It was “very early in the morning” (), “while it was still dark” ( ), that Jesus rose from the dead. Only the morning star, not the sun, shone down upon his tomb as it opened … And it will be during the darkness of the early morning, while only the morning star is shining, that Christ’s body—his church—will arise … the saints will disturb no one, and the world will not hear the voice that summons them …
To each will come the life-giving words, “Those who dwell in the dust wake up and shout for joy” (). Into their graves the earliest ray of glory will find its way. The saints will soak up the first light of morning, while the clouds of the eastern sky will give only the faintest hints of the uprising. The gentle fragrance of the morning, along with its soothing stillness, invigorating freshness, sweet loneliness and quiet purity—all so solemn and yet so full of hope—will be theirs.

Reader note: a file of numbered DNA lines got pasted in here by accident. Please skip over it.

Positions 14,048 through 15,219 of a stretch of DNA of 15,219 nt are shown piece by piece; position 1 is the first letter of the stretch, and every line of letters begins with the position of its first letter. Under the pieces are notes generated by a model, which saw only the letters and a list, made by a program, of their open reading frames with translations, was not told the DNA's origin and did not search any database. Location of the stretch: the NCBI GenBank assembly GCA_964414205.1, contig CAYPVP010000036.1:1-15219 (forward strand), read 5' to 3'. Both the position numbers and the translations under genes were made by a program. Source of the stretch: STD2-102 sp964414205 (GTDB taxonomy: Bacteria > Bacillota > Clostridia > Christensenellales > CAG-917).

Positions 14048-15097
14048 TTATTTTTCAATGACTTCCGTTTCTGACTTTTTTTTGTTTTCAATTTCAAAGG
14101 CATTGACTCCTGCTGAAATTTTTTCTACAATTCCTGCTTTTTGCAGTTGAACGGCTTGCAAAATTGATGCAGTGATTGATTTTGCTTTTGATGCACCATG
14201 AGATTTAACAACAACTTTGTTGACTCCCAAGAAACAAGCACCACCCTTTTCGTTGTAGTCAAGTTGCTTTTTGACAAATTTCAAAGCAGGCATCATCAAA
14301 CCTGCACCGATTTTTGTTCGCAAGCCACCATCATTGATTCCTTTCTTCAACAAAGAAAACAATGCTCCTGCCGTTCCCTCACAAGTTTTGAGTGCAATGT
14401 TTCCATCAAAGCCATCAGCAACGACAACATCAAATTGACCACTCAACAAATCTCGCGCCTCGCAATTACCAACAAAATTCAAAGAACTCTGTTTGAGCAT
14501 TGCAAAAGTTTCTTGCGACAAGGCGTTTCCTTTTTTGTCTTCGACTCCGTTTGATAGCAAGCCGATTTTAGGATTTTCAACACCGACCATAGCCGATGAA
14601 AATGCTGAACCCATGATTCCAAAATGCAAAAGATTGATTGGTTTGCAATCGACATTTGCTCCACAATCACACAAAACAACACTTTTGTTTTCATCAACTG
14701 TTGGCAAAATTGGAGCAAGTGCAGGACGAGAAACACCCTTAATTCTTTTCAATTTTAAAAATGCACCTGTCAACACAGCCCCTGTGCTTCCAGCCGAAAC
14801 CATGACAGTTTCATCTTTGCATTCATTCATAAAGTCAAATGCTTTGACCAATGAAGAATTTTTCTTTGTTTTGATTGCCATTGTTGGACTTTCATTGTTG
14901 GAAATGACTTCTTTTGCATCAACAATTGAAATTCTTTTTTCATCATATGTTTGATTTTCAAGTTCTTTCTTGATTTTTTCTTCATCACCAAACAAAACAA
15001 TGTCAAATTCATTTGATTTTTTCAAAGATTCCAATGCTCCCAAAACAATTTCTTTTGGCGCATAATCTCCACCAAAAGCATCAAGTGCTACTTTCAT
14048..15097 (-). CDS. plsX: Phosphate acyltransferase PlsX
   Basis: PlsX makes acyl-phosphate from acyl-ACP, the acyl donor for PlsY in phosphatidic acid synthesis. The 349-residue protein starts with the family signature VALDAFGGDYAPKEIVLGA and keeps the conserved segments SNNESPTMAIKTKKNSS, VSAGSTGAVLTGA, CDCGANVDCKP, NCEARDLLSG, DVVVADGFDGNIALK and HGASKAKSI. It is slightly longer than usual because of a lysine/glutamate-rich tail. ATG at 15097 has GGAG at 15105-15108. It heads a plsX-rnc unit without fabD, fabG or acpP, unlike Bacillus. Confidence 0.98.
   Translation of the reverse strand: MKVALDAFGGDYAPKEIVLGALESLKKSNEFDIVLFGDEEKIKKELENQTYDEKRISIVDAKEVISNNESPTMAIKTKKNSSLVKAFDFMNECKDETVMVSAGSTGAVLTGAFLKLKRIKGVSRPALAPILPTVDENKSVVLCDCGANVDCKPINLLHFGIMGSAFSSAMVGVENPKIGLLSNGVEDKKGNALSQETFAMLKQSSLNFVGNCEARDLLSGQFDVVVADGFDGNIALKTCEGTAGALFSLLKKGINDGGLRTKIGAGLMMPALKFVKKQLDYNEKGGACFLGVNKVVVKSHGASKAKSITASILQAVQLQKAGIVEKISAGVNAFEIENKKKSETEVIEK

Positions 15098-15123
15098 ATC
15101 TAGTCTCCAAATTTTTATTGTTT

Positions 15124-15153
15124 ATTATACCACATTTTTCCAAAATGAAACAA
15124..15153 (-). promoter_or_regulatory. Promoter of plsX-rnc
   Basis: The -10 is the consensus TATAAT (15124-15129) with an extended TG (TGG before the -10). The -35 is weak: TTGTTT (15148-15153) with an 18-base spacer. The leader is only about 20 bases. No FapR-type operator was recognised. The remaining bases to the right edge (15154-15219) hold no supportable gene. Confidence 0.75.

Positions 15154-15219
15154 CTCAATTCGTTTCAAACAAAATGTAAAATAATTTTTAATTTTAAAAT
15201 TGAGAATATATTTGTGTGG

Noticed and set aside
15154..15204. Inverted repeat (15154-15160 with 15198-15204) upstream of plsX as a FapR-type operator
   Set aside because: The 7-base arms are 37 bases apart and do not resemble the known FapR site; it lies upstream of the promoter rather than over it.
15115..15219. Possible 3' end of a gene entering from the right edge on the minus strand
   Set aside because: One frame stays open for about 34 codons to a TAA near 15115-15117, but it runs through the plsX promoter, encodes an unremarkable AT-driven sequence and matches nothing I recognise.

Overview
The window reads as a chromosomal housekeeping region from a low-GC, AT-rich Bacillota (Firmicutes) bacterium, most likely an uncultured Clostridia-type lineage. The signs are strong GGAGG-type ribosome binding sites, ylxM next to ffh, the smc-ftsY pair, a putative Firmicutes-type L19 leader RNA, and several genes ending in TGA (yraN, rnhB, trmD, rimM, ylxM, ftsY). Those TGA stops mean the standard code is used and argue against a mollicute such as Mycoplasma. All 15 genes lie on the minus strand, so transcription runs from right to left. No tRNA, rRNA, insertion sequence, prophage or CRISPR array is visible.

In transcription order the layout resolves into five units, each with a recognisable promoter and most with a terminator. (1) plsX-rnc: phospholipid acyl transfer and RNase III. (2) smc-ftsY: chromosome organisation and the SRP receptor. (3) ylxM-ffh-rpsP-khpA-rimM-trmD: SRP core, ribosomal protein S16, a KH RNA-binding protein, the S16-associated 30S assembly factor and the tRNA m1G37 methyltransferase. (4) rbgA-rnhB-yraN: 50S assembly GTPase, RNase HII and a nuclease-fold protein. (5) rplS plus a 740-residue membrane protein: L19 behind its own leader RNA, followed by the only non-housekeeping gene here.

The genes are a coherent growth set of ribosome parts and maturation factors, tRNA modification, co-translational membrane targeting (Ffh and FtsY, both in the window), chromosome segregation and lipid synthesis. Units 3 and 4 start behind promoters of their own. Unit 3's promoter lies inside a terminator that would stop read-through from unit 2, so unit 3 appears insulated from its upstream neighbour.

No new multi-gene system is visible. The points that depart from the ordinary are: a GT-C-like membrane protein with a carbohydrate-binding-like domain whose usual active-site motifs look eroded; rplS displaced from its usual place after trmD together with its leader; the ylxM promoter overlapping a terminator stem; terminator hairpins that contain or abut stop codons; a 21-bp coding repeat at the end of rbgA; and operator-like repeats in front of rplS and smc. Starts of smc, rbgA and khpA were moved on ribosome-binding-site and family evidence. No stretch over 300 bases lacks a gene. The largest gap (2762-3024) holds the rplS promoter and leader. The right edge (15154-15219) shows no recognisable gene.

Oh, how great the contrast between these blessings and the dark night through which they have just passed! Oh, how great the contrast between these blessings and the graves from which they have been freed! They will shake off the dirt of earth that once held them, flinging mortality aside, and will rise with glorified bodies “to meet the Lord in the air” (). The light of “the bright Morning Star” ( ) will guide them upward along a brand-new path. The beams of that star of the morning will, like the star of Bethlehem, direct them to the presence of the King. “Weeping may stay for the night, but rejoicing comes in the morning” ( ).
While the hosts cry Hosanna, from heaven descending,
With glorified saints and the angels attending,
With grace on his brow, like a halo of glory,
Will Jesus receive his own.
“‘Yes, I am coming soon.’ Amen. Come, Lord Jesus” ( ).